Parkour Strength Training by Ryan Ford and Ben Musholt is a simple, yet comprehensive guide for the development of their body for movement.
Parkour Strength Training by Ryan Ford and Ben Musholt is a simple, yet comprehensive guide for those interested in furthering the development of their bodies for movement.
Entirely judging a book by its cover, I wasn’t sold at first glance. As an artist, I have a very particular eye, and the cover just really didn’t do it for me. It has this very old-school parkour feel reminiscent of the early 2000s, which makes sense being that Ryan is an OT. On top of that, I was hoping for a slightly higher quality print, and the lack of color within the book left the demonstrative photographs feeling dimensionless. But don’t let looks deceive you. Despite that, they are shot and organized in a fashion that is unbelievably easy to follow.
While I may not have enjoyed the design as a whole, one element did catch my attention: The cover photograph featuring a female practitioner. In a male-dominated practice, it’s both refreshing and inspiring to see a woman in a position of power. Equality has been a huge topic in our sports recent history, and decisions like these are big first steps in balancing the male to female ratio within parkour.
The Preface is what fortunately pulled me in, as I always enjoy a good story, and getting to know the characters is an important process. Ben explains how he met Ryan by mistake at the 2012 Parkour Summit in Seattle, Washington, and from there they stayed in contact and began working on this project together. In addition to the anecdote, knowing the breadth of Ryan’s strength training knowledge from experience certainly played a role in my inability to put the book down.
The book details 145 movement exercises and variations for strength and mobility training, breakdowns of movement based concepts and games, time trials, power drills for competitors, a look into weight lifting, but more importantly, how to put it all together and design an effective strength training program (which I almost missed out on). The book guides the reader through an assortment of logical progressions for each movement, which is something I see many struggle with. Some subjects are covered too quickly (ex: body mechanics) and in not enough detail to be functional. Because of this, the book seems more like an on-the-go resource, but still, the majority of the material is covered thoroughly and in a way that no other parkour guide has in the past, and the shorthanded material doesn’t detract from the book’s overall usefulness. After all, this is supposed to be about parkour conditioning, and there are whole books that exist on topics such as body mechanics. While many of the resources in this book can be found through Ryan’s tutorials on YouTube, this book is a comprehensive, well-curated resource of those materials and much, much more.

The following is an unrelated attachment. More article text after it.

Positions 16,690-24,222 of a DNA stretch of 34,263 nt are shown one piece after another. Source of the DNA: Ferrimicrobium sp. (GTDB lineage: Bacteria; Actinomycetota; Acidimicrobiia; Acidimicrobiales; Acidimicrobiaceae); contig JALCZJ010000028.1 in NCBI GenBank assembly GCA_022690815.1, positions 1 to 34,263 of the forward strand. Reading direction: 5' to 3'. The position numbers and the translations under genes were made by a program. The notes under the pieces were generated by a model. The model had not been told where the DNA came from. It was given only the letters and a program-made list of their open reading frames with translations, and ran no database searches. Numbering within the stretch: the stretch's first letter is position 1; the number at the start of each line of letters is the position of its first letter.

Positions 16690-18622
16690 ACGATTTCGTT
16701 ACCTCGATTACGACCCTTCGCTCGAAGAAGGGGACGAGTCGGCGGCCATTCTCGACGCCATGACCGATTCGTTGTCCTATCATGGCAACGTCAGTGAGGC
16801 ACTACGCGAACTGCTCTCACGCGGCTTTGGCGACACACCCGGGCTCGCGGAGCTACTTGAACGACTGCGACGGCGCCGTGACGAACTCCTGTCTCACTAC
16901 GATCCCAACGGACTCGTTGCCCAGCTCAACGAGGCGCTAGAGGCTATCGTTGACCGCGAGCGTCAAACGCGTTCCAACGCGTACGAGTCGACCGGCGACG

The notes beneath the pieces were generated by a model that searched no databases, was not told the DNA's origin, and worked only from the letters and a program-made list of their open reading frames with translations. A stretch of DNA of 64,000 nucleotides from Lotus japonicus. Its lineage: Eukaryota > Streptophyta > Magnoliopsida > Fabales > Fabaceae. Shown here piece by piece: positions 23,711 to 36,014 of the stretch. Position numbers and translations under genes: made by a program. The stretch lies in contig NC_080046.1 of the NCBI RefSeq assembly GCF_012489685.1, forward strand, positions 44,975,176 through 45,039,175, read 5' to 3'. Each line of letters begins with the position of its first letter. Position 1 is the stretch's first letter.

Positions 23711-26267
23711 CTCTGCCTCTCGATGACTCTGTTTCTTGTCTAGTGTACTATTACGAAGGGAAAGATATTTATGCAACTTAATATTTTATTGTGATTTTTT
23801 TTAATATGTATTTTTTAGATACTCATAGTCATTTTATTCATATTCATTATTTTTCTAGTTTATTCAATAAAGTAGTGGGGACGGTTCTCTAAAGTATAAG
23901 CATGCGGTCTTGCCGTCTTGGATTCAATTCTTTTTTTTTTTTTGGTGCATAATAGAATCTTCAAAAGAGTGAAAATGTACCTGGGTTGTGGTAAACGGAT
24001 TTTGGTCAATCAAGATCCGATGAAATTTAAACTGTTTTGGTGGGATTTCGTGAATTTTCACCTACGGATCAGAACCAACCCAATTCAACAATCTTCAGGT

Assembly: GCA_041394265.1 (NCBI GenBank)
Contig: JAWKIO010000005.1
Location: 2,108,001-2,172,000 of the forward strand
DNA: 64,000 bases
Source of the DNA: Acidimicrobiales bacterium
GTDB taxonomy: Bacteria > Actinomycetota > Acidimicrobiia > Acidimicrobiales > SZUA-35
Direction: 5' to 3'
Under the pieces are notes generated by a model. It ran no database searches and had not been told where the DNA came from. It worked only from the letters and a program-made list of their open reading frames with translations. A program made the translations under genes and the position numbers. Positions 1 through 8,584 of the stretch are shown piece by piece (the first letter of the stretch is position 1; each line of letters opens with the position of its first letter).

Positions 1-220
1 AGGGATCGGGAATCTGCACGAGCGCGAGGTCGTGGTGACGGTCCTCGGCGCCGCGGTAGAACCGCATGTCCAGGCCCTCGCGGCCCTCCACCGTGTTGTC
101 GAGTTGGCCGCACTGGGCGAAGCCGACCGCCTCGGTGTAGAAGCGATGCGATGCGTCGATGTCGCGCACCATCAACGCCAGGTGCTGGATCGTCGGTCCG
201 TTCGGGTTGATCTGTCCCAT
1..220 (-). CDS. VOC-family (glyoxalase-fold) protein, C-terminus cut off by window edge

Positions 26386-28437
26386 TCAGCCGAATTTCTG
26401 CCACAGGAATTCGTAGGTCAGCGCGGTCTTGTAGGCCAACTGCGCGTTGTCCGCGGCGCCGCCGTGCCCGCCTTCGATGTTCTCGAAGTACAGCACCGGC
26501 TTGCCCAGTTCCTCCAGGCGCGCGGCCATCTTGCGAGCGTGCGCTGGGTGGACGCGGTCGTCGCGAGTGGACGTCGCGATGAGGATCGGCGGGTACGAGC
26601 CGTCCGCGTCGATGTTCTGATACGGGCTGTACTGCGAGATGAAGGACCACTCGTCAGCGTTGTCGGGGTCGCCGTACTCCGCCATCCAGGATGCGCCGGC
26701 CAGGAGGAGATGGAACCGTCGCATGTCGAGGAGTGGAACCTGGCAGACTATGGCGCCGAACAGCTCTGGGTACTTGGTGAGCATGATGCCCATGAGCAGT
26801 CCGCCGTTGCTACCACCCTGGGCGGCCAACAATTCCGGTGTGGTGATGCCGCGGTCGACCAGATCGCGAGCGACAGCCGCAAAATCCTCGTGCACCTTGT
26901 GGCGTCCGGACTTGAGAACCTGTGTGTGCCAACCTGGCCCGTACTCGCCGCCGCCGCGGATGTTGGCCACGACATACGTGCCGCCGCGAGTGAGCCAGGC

After reading through the majority of the book I felt it was lacking a huge component – programming. Although what had already been presented was incredibly detailed, I felt it was missing what would pull it all together. I was disappointed by the lack of a programming section until I decided to search through the Index: Page 207. Although the book doesn’t delve deep into the idea of programming, it does provide a very functional introduction, a look into programming methods and how to build your own training plan, which is everything you need to get started.
This is personally my favorite part of the book. Programming is an unbelievably relevant topic for the parkour community today, as strength and mobility training is often neglected, and often because people don’t see the progress they would like. Programming helps. Although the knowledge is readily available on the internet and within other books, having something parkour-related really does open the possibilities for the advance of programmed training within parkour.
While most of what you can take from this book is bodyweight and can be applied almost anywhere, the book does delve into weight lifting and gymnastics rings, which clearly aren’t provided with the purchase of the book. And while this book may not help you to become the next Dylan Baker, Brandon Douglass or Amos Rendao (you may want to just go to APEX to learn from them instead), it will help direct you on the path to becoming a stronger, more capable athlete.
If you’re looking for the knowledge to help you overcome obstacles in your strength development for parkour, to kick-ass in obstacle courses, or finally learn to do the proper climb-up that everyone bitches at you about and take your movement to new heights, Parkour Strength Training should be your next read.